The Daily 1.0.6
Function: Newspaper-like app for iPad.
Developer: The Daily Holdings, Inc.
Price: free app; subscriptions are $1/week or $40/year.
Requirements: iPad with iOS 4.2.
Trial: Fully-featured (14 days).
Perhaps your news-gathering habits are not too far from mine: I used to enjoy reading the newspaper on a regular basis, but more recently have found it to be more tedious with a tendency to cluttering my home as stacks of newsprint await my attention. I recoil at 95% of the news available on television, and find the radio only marginally better (and neither is convenient to my schedule). Thus, in recent years I’ve cancelled my subscription to the local rag, avoided TV and listened to radio when I’m in my car, and relied upon weekly print magazines such as Newsweek or US News & World Report, supplemented by RSS feeds to sites such as The NY Times and Slate.
Perhaps, too, you’ve recently found yourself where I have: lacking a paid subscription to The NY Times, my per-month article limit (based on new policies) is quickly maxed-out. That, in tandem with the great percentage of local NY news in the RSS feed—since I’m not in New York, and thus find few of these pieces of real interest—has led me to question whether the Times still deserves a place in my RSS reader. As Merlin Mann recently quipped via Twitter, “The New York Times will ALWAYS be this country’s newspaper of record for the first few days of a given month.”
Slate, while free, doesn’t quite hit the news as I want it, either: it is good for broad-stroke coverage of issues and events, but often leans more toward editorial and opinion than “objective” news (and yes, I realize that all news coverage is subjective). And Newsweek, my current subscription of choice, is great—but lacks the attention to daily happenings in a timely (read: the next day!) manner.
What to do? Where do I go for news?
A 21st Century Solution
Enter The Daily—a newspaper, if you will, designed exclusively for Apple’s iPad. Introduced in February, 2011, by Rupert Murdoch (the media mogul behind News Corporation, with holdings in book publisher HarperCollins, 20th Century Fox, The Wall Street Journal, The New York Post, Fox Broadcasting Company, and literally hundreds of other newspapers, magazines, and television and radio stations) as a new venture into journalism and news reporting, The Daily is, as its name/title suggests, a daily source for news.
The Daily offers seven sections in each new issue: News, Business, Gossip, Opinion, Arts & Life, Apps & Games, and Sports. Combined, they represent about 100 pages of new content every day. Furthermore, updates through the day are frequently available, so if you’re following a particular story, you may find new content in the evening to flesh out what was missing or vague that morning (insofar as that content was unavailable before; I don’t mean that description as a comment about the quality of reporting, but about the inherent limits of it).
The app—and its content—is, as The NY Times described it, one-part Web site, one-part news magazine, and one-part newscast, and it does a surprisingly good job at combining these. The effort’s success is clearly due to the vast resources of News Corp.’s empire, for without the content availed to them from the various sources listed above, it would be impossible to envision how a startup like The Daily (as an organization, not as an app) might pull it off.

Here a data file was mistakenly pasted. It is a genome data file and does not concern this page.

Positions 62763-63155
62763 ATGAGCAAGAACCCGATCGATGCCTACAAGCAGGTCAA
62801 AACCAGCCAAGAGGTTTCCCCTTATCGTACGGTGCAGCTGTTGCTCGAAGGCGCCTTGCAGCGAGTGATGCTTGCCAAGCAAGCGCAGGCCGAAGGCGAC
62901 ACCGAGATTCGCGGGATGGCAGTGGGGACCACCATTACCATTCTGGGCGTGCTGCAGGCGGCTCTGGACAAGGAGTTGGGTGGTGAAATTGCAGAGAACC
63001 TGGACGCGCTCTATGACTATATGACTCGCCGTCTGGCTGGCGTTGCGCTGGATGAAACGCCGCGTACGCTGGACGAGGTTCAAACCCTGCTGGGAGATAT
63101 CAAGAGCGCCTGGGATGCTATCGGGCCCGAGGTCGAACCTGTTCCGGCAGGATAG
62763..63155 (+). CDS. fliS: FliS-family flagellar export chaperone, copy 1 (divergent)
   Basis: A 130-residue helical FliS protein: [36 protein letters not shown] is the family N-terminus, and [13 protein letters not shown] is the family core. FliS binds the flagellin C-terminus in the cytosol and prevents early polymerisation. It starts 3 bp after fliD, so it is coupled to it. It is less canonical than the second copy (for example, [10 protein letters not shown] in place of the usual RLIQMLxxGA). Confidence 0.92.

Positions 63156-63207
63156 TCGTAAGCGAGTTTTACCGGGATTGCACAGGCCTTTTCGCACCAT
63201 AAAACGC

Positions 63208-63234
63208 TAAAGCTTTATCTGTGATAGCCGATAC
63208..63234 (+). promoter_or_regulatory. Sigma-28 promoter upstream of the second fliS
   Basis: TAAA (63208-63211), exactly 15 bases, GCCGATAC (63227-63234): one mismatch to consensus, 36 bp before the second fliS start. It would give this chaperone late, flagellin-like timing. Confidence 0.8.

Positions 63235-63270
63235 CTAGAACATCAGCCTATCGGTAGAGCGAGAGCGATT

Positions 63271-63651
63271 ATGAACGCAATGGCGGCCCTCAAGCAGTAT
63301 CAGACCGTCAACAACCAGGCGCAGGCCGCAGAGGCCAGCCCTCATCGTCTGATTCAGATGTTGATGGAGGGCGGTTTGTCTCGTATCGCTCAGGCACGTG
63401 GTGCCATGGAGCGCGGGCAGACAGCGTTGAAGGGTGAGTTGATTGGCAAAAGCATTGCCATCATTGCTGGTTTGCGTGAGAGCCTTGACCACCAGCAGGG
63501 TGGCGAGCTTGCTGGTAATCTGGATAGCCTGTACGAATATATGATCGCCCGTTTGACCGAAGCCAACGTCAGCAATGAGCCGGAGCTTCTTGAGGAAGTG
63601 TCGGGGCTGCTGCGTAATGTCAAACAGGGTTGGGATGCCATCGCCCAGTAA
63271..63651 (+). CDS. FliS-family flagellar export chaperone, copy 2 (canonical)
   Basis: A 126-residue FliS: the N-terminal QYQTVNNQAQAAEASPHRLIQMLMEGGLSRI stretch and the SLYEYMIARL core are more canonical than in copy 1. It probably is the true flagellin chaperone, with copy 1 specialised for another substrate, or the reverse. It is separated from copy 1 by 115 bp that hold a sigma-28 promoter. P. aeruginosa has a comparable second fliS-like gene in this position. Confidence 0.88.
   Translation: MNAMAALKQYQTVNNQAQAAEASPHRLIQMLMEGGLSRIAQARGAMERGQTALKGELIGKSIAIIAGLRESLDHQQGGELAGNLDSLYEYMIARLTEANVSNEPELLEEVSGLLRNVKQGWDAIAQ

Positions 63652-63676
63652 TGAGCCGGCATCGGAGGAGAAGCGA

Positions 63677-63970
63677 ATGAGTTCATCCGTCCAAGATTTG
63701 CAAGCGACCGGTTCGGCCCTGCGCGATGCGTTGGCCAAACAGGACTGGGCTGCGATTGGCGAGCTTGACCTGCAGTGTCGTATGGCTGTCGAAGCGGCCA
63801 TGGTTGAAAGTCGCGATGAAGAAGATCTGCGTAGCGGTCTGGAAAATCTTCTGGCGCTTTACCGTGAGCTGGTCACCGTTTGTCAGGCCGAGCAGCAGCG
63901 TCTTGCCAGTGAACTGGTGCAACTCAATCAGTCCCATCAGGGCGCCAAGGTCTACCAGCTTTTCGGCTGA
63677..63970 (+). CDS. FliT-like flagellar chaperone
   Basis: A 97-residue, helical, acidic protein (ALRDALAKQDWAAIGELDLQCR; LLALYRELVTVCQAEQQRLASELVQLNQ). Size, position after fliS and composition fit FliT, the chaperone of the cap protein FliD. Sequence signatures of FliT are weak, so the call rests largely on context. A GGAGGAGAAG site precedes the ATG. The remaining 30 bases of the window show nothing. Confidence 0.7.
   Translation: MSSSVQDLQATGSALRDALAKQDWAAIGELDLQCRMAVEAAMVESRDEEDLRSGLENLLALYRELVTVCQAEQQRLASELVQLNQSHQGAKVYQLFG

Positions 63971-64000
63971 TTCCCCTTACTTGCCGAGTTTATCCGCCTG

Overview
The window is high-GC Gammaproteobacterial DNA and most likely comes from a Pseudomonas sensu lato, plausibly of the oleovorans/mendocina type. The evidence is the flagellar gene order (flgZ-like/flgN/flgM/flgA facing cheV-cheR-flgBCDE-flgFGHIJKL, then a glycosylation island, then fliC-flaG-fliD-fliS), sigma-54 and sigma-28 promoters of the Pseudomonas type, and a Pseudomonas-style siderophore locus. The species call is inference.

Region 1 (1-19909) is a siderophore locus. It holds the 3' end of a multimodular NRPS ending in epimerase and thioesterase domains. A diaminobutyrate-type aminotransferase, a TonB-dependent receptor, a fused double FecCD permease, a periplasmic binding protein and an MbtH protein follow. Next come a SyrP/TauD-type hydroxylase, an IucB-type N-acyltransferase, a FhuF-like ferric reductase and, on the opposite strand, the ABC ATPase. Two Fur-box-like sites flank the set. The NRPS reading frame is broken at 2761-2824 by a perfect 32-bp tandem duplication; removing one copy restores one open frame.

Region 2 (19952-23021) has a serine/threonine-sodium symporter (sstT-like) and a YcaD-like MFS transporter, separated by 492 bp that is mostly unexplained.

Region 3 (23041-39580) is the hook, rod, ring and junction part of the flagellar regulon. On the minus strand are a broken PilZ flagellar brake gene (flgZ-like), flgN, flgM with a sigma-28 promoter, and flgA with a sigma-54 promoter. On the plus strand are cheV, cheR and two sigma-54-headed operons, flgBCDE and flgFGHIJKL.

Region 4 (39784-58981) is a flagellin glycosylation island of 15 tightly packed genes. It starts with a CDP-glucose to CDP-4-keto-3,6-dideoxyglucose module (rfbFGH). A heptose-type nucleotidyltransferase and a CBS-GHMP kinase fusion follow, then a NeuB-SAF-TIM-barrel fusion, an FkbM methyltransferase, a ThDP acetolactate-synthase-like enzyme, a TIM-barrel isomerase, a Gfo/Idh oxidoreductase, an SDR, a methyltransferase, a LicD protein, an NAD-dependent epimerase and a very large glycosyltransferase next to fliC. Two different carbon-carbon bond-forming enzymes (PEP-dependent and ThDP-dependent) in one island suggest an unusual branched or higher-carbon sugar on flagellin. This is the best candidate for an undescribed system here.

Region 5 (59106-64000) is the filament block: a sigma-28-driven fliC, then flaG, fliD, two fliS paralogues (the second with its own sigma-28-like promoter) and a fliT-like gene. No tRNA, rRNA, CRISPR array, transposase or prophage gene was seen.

But with the resources at hand, they do pull it off. And if you’re like me, it’s a welcome option.
What They Get Right
First, an overview: The Daily is rich in content, chock-full of beautiful color photographs as well as video, audio, and interactive 3D illustrations. A lot of this media is embedded into articles, meaning that more “story” is offered than simply the words on the page. This is a prime example of how The Daily takes advantage of News Corp.’s wide-reaching resources.
Tapping the different photos in the sidebar brings them into the main window.
Tapping the red dots brings up different information about each item.
The interface is also nicely designed, and navigation is simple and intuitive. Anyone who has made use of Web sites and is familiar with the conventions of many iOS apps will find The Daily follows interface guidelines to an adequate degree; there are no special tricks or gestures required to find your way around. Once the app is open, readers can get to the content they want without any hassles or delays.
The opening screen to The Daily—easy to navigate.
As for price, I find $1 a week (theoretically, 14¢ an issue) to be a fair price. At some point, I may opt for the greater savings represented in the $40 annual subscription (reducing the rate to a theoretical 11¢ per issue), but until then I’m happy to renew on a weekly basis. (By comparison, incidentally, a subscription to full content through the NYTimes app costs $1 a week for the introductory four weeks, then jumps to $5 a week after that!) What’s great also is that, if you skip a week entirely, you aren’t hit for the $1; in the weekly subscription model, you essentially re-subscribe every week, so if you go on vacation and choose to ignore the news for a week or more, it doesn’t cost a dime.